Archival footage of "exotic" peoples of the world forms the backbone of Fiona Tan's evocative "Facing Forward" (1999). Patching together footage sourced from the Amsterdam Filmmuseum Archives, she forces us to consider our complicity in defining "the other," by presenting documentation of tribes or ways of life that exist no more, or are in fast danger of disappearing. A shy little girl is pushed in front of the camera, Africans are shown moving in certain ways before the camera to present full frontal, back and profile views, as though being catalogued for an ethnographer, bringing into question the presumptuously proprietary nature of such picture-taking. When a European cameraman turns the camera our way, we are forced to turn in upon ourselves and our perceptions. A voice-over taken from Italo Calvino's Invisible Cities intones, "The traveler recognizes little that is his--discovering much that is not his and that he will never have."
Only 1 minute, 43 seconds long, Sigalit Landau's mercifully short "Barbed Hula" (2001) is physically uncomfortable to watch. In it, the naked artist undulates a barbed-wire hula hoop around her abdomen, where we can see its repeated action has raised welts on her skin. Akin to the body art/performance art phenomenon, this act of self-mortification approaches the self-flagellation of certain religious penitents, while it also evokes the tortures of the martyred saints. The hoop itself suggests Christ's crown of thorns, while the backdrop of an Israeli beach, with the tide rolling in, notes the enduring nature of human suffering against the foil of nature's eternity and the constant strife at her country's boundaries.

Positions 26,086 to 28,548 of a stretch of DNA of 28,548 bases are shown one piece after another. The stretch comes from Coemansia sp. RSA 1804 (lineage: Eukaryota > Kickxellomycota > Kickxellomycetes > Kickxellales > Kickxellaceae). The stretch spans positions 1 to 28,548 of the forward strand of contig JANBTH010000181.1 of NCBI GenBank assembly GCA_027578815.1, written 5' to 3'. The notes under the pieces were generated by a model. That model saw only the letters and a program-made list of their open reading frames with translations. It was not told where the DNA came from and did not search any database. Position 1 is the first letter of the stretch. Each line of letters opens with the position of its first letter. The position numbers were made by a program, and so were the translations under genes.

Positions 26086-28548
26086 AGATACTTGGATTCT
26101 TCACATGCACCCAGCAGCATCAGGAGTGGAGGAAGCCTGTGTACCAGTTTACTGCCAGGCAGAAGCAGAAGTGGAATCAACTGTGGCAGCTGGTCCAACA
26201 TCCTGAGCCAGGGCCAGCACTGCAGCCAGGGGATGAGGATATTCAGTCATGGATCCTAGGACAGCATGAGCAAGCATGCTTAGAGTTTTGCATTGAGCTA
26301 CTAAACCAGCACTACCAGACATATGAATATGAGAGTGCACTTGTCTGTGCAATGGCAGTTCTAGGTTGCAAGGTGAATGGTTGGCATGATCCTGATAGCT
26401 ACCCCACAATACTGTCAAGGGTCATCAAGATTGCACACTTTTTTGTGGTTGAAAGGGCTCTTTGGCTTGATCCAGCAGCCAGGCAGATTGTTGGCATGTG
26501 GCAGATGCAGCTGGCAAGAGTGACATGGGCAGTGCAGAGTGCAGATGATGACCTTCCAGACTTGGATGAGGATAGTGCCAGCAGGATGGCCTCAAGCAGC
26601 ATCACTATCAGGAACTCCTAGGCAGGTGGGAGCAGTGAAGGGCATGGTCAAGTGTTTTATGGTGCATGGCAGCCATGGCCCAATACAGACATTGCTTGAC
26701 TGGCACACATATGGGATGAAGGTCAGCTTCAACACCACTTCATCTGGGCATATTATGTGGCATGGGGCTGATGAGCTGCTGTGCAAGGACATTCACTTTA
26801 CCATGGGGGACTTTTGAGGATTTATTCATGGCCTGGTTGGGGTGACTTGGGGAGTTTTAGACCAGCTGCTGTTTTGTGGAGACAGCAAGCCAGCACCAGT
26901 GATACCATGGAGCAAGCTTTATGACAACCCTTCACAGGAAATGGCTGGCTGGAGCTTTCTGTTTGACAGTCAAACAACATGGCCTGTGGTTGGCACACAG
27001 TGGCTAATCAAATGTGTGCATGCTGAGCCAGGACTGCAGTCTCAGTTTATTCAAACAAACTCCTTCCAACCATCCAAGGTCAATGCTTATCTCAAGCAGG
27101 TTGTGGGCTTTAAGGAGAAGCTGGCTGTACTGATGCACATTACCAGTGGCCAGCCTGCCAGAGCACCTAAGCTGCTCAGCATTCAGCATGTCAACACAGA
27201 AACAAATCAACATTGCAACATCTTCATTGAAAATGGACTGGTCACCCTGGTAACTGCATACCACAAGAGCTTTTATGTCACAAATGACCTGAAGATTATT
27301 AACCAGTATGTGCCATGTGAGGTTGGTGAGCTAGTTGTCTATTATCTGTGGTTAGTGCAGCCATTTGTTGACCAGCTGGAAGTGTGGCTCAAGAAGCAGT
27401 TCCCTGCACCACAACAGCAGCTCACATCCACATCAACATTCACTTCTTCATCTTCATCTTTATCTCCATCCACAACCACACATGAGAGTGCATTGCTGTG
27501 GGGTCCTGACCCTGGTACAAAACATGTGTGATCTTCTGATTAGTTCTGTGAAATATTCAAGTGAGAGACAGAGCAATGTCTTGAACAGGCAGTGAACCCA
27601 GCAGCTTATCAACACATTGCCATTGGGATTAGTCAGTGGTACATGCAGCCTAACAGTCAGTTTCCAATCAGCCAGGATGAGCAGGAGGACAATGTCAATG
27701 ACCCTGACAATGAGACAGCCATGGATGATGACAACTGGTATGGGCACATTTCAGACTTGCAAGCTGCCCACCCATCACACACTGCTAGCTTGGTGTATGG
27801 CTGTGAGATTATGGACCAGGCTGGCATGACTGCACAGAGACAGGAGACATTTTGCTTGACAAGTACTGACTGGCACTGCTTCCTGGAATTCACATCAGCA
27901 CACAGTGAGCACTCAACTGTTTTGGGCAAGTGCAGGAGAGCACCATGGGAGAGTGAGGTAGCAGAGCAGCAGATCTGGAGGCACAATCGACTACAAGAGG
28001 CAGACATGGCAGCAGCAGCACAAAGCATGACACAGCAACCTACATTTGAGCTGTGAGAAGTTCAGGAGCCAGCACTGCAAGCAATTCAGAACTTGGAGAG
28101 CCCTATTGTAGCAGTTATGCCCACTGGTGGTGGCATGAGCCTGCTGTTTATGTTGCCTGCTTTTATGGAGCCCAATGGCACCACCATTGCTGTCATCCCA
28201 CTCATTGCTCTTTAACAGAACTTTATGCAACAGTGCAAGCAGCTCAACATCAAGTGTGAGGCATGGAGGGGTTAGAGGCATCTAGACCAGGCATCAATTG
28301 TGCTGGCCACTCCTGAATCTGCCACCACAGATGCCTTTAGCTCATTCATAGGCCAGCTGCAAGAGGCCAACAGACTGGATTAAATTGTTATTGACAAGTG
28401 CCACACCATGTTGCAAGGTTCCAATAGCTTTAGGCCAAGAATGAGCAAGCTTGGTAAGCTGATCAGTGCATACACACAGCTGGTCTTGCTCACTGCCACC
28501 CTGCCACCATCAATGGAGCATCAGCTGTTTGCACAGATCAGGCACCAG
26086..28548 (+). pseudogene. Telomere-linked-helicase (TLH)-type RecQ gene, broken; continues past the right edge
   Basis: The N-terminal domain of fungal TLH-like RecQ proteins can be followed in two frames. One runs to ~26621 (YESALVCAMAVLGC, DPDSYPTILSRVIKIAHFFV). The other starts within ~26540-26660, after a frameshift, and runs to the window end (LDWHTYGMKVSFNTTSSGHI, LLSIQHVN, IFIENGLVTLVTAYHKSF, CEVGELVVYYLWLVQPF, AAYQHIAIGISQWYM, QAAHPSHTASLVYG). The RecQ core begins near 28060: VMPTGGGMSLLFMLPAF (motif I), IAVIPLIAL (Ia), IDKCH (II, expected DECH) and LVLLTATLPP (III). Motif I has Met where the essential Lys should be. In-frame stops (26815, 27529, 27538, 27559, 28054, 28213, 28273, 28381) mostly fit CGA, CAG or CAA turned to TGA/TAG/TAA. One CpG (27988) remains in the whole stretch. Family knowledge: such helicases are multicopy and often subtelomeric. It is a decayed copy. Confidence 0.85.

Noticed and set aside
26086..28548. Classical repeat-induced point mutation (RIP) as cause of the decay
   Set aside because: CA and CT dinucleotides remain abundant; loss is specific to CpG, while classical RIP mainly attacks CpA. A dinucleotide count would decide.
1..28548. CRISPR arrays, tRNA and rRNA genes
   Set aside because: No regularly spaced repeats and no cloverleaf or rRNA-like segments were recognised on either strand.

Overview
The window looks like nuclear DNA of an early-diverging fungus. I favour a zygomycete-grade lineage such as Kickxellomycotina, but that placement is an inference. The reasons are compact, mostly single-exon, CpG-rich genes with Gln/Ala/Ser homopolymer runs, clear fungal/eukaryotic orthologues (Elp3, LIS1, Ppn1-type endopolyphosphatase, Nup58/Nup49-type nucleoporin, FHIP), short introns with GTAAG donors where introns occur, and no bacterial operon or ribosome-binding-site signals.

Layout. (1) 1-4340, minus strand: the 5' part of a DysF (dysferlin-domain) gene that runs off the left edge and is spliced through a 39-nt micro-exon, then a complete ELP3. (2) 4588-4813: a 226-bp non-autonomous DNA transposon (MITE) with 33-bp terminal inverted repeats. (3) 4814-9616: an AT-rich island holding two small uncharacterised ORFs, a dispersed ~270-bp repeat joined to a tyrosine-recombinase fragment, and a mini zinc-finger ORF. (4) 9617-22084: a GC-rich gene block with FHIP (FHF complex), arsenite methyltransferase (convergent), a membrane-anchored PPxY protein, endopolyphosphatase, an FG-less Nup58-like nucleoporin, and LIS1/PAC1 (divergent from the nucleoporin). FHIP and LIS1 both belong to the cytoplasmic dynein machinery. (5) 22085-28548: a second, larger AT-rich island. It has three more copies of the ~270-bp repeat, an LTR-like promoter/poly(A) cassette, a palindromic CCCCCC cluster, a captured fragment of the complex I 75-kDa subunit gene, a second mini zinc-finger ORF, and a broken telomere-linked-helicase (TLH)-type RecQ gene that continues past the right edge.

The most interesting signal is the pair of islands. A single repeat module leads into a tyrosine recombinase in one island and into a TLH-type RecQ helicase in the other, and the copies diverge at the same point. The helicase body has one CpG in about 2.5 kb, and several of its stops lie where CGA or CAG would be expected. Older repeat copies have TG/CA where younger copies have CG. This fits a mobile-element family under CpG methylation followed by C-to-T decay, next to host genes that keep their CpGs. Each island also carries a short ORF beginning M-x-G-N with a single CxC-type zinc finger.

In Anri Sala's 1998 video "Intervista," we find the young artist discovering an old film reel in a box. It turns out to be a soundtrack-less clip of his mother as a younger woman making a speech at an Albanian Communist congress. When he brings it home to show her, what ensues is a painful and ambiguous confrontation with a past she prefers not to remember. Sala goes on an investigative mission, tracking down those that may be able to help him retrieve the meaning of the words she may have spoken, in the meantime finding those who were "disgraced" by the government, imprisoned for betraying the state. His search leads him to a school for the deaf, where he has his mother's words lip-read. When he comes back to confront her with what she actually said, she denies it, then breaks down in an uncomfortable acknowledgment of a painful, hopeless period in her life, which she finds mirrored in the political struggles of present-day Albania.
The Anri Sala and Fiona Tan works are each presented in their own separate viewing rooms, thus mostly sparing them from the problematic audio bleed from neighboring videos that proves rather arduous for the rest of the offerings. But with most videos lasting about 13 minutes (the Sala, at 26 minutes, is the longest), a small investment of time is amply rewarded in viewing each of the nine videos.
The Nasher is to be applauded for its embrace of "new media" (for lack of a better term--in point of fact, video is already two or three decades old), which spills over into the visually sumptuous concurrent, but far more demanding, Eve Sussman video. The commitment to video will continue later in the fall when the museum hosts a selection of contemporary photography and video from China. New media is by no means unknown to the area--the Ackland Art Museum devoted a 2000 show to this subject, Illuminations: Contemporary Film and Video Art, and video offerings have sprinkled through various Triangle museums and galleries over the past decade. Though the N. C. Museum of Art now owns a piece by Bill Viola, the Nasher has established an ambitious, avant-garde curatorial agenda that nonetheless fills a niche left open by the consistently more conservative choices at the NCMA. The area's art lovers can expand their horizons through exposure to the concentration of this art form on view at the Nasher this fall.
Memorials of Identity will be on view at the Nasher through Oct. 1, 2006.
On Thursday, Sept. 14 at 5:30 p.m., Jason Rubell and his parents, Don and Mera, will discuss the evolution of their collection and Memorials of Identity at the museum auditorium, free with admission. The Nasher Museum of Art is located on the campus of Duke University at 2001 Campus Dr. in Durham. For more information, call 684-5135 or visit www.nasher.duke.edu.